Cochlear Implant Combined with a Linear Frequency Transposing Hearing Aid
2012 (English)In: Journal of the American Academy of Audiology,, ISSN 1050-0545, EISSN 2157-3107, Vol. 23, no 9, 722-732 p.Article in journal (Refereed) Published
Background: Adults with cochlear implants (CIs) are usually implanted unilaterally. To preserve binaural advantages, a noninvasive method involves maintaining the hearing aid (HA) on the contralateral ear; the choice of HA for this purpose is therefore crucial. In recent years, the use of frequency transposition has gained a renewed interest in clinical practice. This type of processing records information from the high-frequency region and conveys it to a low-frequency region where there is still some residual hearing. Purpose: To conduct an investigation and examine whether adults with unilateral CI derive benefits from a HA utilizing linear frequency transposition (LFT) on the contralateral ear. Research Design: A two-period, single-blind, repeated-measures crossover design was conducted to examine the combination of LFT in conjunction with a CI. Speech recognition tests were performed in quiet and in noise with LFT either activated or deactivated. The Speech, Spatial and Qualities of Hearing Questionnaire (SSQ) was used to measure subjective benefit. Study Sample: The participants were nine frequent bimodal users, five males and four females, with a moderate to profound high-frequency sensorineural hearing loss in the nonimplanted ear. Intervention: The current study was conducted using the Widex Mind440 power (m4-19) behind-the-ear HA. The participants acted as their own control in a total of seven conditions: (1) bimodal with own HA, (2) CI only, (3) own HA alone, (4) bimodal new HA LFT-off, (5) new HA LFT-off, (6) bimodal new HA LFT-on, and (7) new HA LFT-on. Data Collection and Analysis: Monosyllabic words in quiet and the Swedish version of Hearing in Noise Test (HINT) were used as speech test materials. Stimuli were presented in sound field at a speech level of 65 dB sound pressure level (SPL) via a loudspeaker at a distance of 1 m from the participant in a sound-treated room. The SSQ was administered in each session evaluating the three bimodal conditions. SPSS software was used for statistical analyses. General linear model (GLM) analysis of variance for repeated measures was performed and followed with Bonferroni-adjusted post hoc pairwise comparisons. Results: Participants performed better with CI only than with HA alone, and the bimodal conditions were superior to the CI alone. No significant differences (p > .05) were observed when comparing the LFT-on with LFT-off regardless of whether the use of CI was included in the different listening conditions in objective and subjective measurements. Conclusions: The results suggest an advantage for CI patients with a HA in the opposite ear, and that the LFT neither degraded nor enhanced speech performance in conjunction with a CI in quiet or in noise in comparison to when it was deactivated.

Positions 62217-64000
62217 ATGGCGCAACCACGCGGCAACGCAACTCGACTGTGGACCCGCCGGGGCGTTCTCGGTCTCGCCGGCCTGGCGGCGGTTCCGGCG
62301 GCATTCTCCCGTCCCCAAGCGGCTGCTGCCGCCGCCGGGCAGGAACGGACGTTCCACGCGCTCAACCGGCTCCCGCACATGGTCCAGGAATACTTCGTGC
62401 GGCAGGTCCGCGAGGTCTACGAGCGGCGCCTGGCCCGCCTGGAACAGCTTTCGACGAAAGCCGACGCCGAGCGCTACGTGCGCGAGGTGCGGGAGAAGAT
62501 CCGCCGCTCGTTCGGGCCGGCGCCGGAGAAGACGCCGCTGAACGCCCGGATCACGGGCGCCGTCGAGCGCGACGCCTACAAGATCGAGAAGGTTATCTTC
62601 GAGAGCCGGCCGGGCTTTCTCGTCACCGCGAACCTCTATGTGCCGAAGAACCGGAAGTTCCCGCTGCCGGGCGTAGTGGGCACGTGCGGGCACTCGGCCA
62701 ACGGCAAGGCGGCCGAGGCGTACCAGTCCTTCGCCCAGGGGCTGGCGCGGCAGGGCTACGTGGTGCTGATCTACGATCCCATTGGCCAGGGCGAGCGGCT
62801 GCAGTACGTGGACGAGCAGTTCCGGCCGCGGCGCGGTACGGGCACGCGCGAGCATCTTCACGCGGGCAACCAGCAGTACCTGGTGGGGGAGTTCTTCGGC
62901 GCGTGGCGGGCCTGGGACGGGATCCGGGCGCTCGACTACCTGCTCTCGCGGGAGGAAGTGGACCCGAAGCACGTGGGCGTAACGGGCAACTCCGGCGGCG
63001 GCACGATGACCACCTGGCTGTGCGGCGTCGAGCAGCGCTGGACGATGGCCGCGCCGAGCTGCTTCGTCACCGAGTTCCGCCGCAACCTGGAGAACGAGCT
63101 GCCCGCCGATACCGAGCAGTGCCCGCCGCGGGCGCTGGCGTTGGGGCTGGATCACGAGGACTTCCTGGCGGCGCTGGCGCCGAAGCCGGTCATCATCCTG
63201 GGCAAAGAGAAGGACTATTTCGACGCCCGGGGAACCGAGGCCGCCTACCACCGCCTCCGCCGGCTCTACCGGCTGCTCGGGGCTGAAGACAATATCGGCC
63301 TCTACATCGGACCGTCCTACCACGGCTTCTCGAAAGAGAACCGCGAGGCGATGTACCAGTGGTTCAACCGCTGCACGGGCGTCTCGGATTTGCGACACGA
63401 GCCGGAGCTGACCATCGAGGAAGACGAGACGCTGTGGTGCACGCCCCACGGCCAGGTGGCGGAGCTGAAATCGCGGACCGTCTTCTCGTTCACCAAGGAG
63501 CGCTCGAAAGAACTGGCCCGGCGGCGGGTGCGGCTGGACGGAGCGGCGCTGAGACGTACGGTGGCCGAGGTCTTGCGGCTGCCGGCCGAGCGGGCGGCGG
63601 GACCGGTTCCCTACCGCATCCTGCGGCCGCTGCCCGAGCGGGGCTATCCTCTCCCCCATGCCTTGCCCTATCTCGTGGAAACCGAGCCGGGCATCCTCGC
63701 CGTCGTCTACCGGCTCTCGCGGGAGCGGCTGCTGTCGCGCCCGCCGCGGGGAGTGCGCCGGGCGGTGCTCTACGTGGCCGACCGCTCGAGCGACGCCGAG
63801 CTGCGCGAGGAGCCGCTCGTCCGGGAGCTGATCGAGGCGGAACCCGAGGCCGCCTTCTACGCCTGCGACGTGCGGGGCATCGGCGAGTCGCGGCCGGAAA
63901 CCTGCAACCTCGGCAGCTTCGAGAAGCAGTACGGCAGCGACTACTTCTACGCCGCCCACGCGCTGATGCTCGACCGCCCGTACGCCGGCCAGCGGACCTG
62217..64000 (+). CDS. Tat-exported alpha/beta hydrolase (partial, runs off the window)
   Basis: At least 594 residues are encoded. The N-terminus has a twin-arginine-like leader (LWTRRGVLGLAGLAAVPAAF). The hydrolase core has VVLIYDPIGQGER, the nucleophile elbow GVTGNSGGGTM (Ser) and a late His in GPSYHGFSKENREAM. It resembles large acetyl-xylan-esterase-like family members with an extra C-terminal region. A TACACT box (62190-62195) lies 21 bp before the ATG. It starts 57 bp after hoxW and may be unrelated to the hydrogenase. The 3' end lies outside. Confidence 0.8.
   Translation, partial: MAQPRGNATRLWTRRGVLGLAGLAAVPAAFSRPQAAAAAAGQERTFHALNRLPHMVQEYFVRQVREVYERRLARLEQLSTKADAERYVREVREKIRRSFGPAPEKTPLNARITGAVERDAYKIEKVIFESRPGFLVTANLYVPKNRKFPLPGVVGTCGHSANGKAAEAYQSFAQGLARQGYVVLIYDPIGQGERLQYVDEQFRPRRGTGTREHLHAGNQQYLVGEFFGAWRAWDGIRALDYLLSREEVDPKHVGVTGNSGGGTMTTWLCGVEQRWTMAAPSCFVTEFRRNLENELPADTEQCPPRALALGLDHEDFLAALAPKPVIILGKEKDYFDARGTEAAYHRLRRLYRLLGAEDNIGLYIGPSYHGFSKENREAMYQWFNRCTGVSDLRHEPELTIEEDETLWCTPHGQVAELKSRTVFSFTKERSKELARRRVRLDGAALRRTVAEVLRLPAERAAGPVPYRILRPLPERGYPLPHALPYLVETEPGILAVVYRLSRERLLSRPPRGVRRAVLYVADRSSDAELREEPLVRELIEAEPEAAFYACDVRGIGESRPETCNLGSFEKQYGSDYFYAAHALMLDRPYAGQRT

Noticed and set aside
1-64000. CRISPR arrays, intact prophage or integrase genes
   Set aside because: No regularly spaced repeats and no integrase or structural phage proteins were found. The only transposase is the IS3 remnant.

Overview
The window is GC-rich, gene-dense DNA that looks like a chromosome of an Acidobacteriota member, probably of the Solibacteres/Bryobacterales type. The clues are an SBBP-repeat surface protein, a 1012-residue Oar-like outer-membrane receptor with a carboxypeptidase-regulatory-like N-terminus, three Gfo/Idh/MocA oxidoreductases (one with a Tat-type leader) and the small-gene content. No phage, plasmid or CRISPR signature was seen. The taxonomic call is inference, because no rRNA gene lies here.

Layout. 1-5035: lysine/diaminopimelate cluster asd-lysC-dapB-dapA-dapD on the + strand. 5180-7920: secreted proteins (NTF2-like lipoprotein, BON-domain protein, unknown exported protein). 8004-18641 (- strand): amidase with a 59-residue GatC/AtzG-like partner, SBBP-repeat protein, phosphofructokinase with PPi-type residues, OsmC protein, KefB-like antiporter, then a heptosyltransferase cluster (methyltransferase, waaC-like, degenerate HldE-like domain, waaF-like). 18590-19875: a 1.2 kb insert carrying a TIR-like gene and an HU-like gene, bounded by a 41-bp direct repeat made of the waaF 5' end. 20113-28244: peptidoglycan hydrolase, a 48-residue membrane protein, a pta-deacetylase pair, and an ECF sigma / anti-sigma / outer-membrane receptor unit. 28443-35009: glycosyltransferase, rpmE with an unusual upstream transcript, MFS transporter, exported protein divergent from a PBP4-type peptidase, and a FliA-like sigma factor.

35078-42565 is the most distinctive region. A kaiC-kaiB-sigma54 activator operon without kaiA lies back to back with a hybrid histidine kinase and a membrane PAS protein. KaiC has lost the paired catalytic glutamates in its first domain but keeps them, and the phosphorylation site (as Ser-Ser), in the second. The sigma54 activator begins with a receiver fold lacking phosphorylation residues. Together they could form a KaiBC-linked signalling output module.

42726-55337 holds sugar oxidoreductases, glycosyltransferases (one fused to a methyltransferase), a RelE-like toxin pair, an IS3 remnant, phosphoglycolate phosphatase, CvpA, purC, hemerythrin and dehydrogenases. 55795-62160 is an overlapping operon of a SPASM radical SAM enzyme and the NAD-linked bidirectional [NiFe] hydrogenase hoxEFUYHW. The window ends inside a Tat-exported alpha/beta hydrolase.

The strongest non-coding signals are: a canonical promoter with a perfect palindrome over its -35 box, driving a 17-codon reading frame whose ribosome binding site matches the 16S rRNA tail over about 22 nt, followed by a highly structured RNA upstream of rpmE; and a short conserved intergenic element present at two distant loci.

Place, publisher, year, edition, pages
American Academy of Audiology , 2012. Vol. 23, no 9, 722-732 p.
Other Medical Sciences not elsewhere specified
IdentifiersURN: urn:nbn:se:liu:diva-84730DOI: 10.3766/jaaa.23.9.6OAI: oai:DiVA.org:liu-84730DiVA: diva2:561415